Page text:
Let’s be clear – the heatwave has been at least partially caused, and certainly made worse, by climate change. And it is on a different scale across southern and central England than the high temperatures of 1976. These are unprecedented times. In the UK, and globally, we must prepare for an increased frequency of extreme weather events.
Last month, in Lincolnshire, the UK’s highest ever temperature was recorded – 40.3℃ (104.5 ℉). Headlines varied from ‘Hotter than Arizona’ to ‘Climate change is upon us’ but the overwhelming feeling was that business as usual would continue and we had better get used to it.
It is, however, not that simple for UK wildlife. Adapted to a temperate climate, well-known species such as blackbird, robin, song thrush and green woodpecker thrive in a nation of green lawns, frequent showers and modest summer temperatures. But now our bird populations are being impacted by sudden rainfall events that deposit an entire month of rain in less than 48 hours and by temperatures that hit highs commonly associated with north Africa. For species which feed on insects and molluscs, flooding or baked hard ground are extremes that they are ill-equipped for – in both scenarios, their food sources will be in increasingly short supply.
If birds and insects are impacted, it doesn’t take long for species higher up the food chain to be seriously affected. There are early indicators that this drought will lead to the deaths of hedgehogs, voles, shrews, and mice, with knock-on effects on apex predators, for example, birds of prey, foxes and badgers.
The most significant impact of all is on the UK’s vegetation. Our 1,390 native flowering plants in the UK are uniquely adapted, with their associated invertebrates, to the uncertainties of British weather. They are designed to deal with the occasional extended dry spell, a wet summer, a sudden spring snowfall, or unexpected autumn frosts. But most are not able to adapt to extreme temperatures over a protracted period.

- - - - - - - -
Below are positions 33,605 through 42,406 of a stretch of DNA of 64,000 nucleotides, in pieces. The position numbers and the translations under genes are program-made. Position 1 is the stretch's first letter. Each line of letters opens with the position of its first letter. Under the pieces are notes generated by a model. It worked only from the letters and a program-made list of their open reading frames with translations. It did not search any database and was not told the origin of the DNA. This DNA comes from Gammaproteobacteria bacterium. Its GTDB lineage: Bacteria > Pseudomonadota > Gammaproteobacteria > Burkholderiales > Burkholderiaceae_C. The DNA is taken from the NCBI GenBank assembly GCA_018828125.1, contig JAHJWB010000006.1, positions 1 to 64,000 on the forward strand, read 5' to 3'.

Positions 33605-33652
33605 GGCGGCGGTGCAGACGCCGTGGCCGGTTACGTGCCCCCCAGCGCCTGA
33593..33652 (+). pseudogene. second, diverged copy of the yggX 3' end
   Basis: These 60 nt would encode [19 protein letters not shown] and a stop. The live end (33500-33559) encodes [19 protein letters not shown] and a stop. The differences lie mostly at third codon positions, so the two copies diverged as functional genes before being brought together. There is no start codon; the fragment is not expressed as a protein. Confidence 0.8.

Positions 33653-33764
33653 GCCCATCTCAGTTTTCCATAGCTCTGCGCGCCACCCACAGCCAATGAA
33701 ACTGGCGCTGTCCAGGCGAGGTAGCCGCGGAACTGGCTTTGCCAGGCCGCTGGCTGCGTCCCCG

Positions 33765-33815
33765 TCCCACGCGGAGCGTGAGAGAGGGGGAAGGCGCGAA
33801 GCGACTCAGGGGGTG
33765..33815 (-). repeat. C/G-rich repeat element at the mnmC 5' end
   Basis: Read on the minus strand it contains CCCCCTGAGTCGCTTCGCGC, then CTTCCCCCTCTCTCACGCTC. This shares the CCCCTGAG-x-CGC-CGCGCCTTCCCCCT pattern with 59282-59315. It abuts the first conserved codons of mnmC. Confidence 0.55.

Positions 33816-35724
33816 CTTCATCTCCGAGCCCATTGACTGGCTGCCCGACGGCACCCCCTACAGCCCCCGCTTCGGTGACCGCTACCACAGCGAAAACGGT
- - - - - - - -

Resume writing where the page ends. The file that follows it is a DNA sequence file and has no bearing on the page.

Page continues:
So what will the future hold? First, we must get through the current drought, breathe a short sigh of relief, then seriously reconsider what the future looks like. Nature in the UK and globally will change dramatically in the coming decade. Many species will be lost, and other less familiar species will become established in the UK from the European mainland or garden-centres. Some species and landscapes that are as familiar as a towering cathedral or thatched cottage will no longer be the norm. For the UK’s nature, the next few years are full of great uncertainties and potentially unprecedented losses.
How A Rocha UK responds to this crisis and how we journey together with our supporters into a very unnerving future is something we will be exploring in the months to come. But for today, keep praying, keep supplying water for the birds, keep your grass un-mown and keep believing that practical action, even on a small scale, when many of us do it, can make a positive difference.
Sign up to receive future eNews communications here.